Open Monday through Friday noon to 3 p.m. and 6 to 10:30 p.m. Closed Sunday. AE, BA, MC. Reservations recommended.
Food: La dolce victuals
Style: Italy con brio
WASHINGTON'S NORTHERN ITALIAN restaurants serve even more pretension than pasta. More haughtiness than house salads. I attribute it to the insecurity of being nouveau chic. But Geranio, a distant relative to Tiberio, is a relaxed second-generation northern Italian restaurant with no need to put on airs. They do, however, put on a show, a continuous round of greetings and jokes ("Is this bread sourdough?" "No, madam, it is all right.")
Don't go to Geranio if you are not in the mood for fun. And don't go without a reservation, because it has only sixty-five seats, which Alexandrians have tended to claim as their own since Geranio opened last summer.
One other hint: dress warmly. The times I visited, the heating system had not been perfected, and even the warmth of the staff did not make up for the chill.
Certain dishes you should not miss at Geranio. Soups, for instance, are memorable herbed, garlicky broths, heartened with chick-peas and al dente macaroni or with beans and pasta. Mozzarella in carrozza is a delectable rendition of the runny fried cheese in a crisp crust, topped with anchovy and garlic butter.
Garlic is the basso continuo of this restaurant; it haunts nearly every dish, to great benefit.
I can't tell you much more about the appetizers because I never managed to resist the soups and pastas. Geranio will serve half portions of their pastas on request, and it would be masochistic to miss them. Cannelloni alla fiorentina are stuffed with the lightest mince of veal and spinach, in the most silky noodles, sauced with creamy bechamel and a bit of light fresh tomato sauce. Then they are sprinkled with parmesan and browned to a crusty golden finish. It is subtle, fragile, a glorious pasta dish. Lasagne, too, is tender and delicate, a construction of homemade noodles with bechamel and tomato sauce, only distantly related to the lusty, meat-laden lasagne which we encounter everywhere from cafeterias to spaghetti houses. Close to these two is the fettucine alla crema, homemade noodles smothered in cream and cheese. Linguine with clams was simple and fresh, but no match for the more elaborate pasta dishes.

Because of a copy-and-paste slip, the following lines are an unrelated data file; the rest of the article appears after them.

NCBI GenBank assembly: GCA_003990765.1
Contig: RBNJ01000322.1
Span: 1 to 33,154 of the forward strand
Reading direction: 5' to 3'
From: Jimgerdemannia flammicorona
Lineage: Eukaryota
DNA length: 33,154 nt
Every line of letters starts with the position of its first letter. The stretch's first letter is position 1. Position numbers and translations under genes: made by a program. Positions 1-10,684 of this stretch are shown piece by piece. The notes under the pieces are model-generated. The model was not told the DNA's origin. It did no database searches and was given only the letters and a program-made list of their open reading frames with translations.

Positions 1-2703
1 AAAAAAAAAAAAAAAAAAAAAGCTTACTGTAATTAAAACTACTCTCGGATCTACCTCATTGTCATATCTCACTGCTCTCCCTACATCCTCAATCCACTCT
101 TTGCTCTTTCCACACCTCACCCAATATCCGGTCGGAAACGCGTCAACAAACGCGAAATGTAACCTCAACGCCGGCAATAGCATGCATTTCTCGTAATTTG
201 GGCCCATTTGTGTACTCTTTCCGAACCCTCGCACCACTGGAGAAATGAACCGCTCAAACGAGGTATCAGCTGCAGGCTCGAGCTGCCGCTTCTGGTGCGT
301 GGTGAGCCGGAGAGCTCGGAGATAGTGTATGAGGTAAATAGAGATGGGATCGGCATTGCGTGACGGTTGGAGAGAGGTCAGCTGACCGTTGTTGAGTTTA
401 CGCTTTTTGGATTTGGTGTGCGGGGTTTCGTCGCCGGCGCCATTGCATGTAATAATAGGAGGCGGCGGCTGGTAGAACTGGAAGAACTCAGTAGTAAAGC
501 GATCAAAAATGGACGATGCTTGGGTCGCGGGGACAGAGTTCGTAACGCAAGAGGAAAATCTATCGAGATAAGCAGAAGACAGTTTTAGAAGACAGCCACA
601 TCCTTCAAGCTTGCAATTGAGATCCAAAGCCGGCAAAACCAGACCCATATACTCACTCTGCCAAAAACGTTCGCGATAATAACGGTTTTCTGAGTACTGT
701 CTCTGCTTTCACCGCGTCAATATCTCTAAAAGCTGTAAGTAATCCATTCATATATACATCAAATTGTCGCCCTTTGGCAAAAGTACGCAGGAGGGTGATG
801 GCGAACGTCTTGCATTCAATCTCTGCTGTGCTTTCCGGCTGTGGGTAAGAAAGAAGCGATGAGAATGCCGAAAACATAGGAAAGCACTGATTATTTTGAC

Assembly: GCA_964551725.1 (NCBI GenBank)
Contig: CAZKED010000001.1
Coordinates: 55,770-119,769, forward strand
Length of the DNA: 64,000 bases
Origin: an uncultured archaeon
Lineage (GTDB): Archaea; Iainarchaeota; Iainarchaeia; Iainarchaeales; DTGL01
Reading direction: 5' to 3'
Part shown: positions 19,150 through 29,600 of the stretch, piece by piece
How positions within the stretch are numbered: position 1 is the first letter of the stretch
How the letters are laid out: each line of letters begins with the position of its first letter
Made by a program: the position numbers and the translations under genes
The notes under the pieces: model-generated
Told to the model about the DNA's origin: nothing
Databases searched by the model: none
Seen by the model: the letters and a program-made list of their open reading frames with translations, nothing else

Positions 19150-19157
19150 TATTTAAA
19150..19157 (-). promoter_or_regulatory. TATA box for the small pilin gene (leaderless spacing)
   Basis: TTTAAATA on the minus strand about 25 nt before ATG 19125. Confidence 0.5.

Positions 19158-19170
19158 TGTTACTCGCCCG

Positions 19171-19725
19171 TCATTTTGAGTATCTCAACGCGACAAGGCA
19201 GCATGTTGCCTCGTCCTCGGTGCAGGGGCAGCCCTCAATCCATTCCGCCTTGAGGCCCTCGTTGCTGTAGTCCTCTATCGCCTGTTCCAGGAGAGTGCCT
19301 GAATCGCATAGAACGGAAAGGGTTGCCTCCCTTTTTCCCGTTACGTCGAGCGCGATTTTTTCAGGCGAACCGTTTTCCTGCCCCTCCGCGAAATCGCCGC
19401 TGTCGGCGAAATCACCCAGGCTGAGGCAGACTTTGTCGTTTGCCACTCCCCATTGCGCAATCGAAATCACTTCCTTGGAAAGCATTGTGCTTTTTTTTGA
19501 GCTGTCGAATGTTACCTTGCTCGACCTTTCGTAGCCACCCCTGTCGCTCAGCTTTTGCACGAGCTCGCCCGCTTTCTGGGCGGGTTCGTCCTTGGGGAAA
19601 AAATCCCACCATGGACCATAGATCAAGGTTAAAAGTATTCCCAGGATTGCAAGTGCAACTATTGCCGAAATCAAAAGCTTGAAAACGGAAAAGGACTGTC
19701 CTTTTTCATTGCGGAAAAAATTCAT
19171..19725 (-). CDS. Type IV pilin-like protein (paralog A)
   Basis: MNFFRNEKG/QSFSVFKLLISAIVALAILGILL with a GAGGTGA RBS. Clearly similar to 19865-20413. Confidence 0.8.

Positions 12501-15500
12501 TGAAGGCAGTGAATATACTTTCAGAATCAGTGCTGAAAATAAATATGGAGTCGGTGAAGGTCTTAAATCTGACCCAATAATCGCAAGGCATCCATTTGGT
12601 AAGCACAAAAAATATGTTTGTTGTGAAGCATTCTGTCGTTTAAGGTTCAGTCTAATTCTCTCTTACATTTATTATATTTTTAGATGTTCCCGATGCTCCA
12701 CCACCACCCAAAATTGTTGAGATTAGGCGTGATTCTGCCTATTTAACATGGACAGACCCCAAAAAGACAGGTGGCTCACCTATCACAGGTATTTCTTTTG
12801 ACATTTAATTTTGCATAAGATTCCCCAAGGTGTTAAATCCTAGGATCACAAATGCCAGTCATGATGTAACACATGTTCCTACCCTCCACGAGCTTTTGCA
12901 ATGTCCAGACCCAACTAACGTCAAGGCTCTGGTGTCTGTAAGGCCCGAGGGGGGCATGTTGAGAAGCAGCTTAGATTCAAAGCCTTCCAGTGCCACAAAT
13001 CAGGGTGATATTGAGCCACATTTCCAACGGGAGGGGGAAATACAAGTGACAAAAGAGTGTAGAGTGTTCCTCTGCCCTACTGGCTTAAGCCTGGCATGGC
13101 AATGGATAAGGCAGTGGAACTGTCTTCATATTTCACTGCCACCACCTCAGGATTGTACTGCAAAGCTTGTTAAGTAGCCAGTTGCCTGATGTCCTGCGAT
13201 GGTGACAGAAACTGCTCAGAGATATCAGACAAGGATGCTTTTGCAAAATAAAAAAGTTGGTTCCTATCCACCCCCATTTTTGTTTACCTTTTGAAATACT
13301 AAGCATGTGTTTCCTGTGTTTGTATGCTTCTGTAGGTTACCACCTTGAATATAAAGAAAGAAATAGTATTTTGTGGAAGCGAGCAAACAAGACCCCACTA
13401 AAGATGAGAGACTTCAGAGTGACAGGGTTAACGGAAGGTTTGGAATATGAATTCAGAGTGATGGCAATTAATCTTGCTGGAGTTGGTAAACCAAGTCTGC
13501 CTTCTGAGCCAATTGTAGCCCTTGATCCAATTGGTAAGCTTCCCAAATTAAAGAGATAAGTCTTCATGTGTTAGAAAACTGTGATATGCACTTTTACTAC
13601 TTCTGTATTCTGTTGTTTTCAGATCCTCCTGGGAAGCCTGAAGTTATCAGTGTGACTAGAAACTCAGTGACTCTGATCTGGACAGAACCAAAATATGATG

Geranio handles meats as well as its pasta. Pollo sorpressa, a kind of chicken kiev with garlic, is crisp-crusted, yet moist within. Chicken is also beautifully rendered as pollo milanese (sauteed breaded chicken breast covered with fresh roasted pimientos) and pollo bella napoli (the same sauteed breast topped with succulent fried eggplant, mozzarella and a touch of tangy tomato sauce). Veal is sauteed so that is remains as moist as it is pale, then sauced with cream and mushrooms or pimientos and mushrooms. Even a simple veal with lemon comes off appealingly tart, its tiny wedges of lemon balanced by a buttery beige sauce. Only osso bucco fell flat, its sauce shy on the garlic and lemon so generously strewn elsewhere. Sea bass, too, was a dull dish, too long in the cooking, too heavy on the fennel seeds. But don't let that discourage you from other seafoods; the calamari alla luciana, for instance, is a grand concoction of rings of squid in a dark red essence of wine, tomato and olive oil, the kind of sauce you dare not leave without a few swipes of your bread. Then there is the lamb, aptly named agnello di dio, marinated baby chops served in a fragrant sauce nearly black and very tart.
Even the side dishes are distinctive at Geranio. Usually there are sliced potatoes or buttery pale yellow rice flecked with parsley. And often you get barely cooked, very garlicky zucchini which somebody bothered to seed before sauteing in olive oil.
Desserts during my visits were usually limited to a strawberry tart. But it was a flaky-crusted tart with a dab of fine pastry cream and light glaze over the berries, good enough that I was happy to reassess it each time. Once the possibilities were varied with fresh raspberries in heavy cream, a praiseworthy alternative. And the dark, heavy Neapolitan coffee was always excellent.
Lunch at Geranio could happily consist of just chick-pea soup and an ample salad that often contains fresh fennel slices though it is otherwise unextraordinary. The daily specials tempt you beyond such simplicity with fennel-scented sausage and spinach sauteed in oil and garlic, or mussels in wine and tomato sauce. I will make your choice easier by advising that you can miss the omelets.
At lunch, main courses run about $3 to $5. You could eat soup and salad with a glass of wine (the house wines are carefully chosen) for less than $4, or you could spend $10 if you run through the menu. At dinner, pastas are $5.25 to $5.75, and meat and fish dishes range from $6.25 to $8.75. The small wine list, consisting mostly of Italian wines for $8 or $9, won't increase your bill enormously, but a full meal with tip will cost $15 to $20 a person.
What you get for your money is some very good cooking from a menu more interesting than extensive. The pink table-cloths and whitewashed walls are set with flowers - fresh on the tables, rendered as paintings on the walls. The rooms are simple and pretty, small enough so that the service is personal. You can dress as you wish - the chef, as a matter of fact, comes out in a red turtleneck sometimes. It is restaurant beyond pomposity.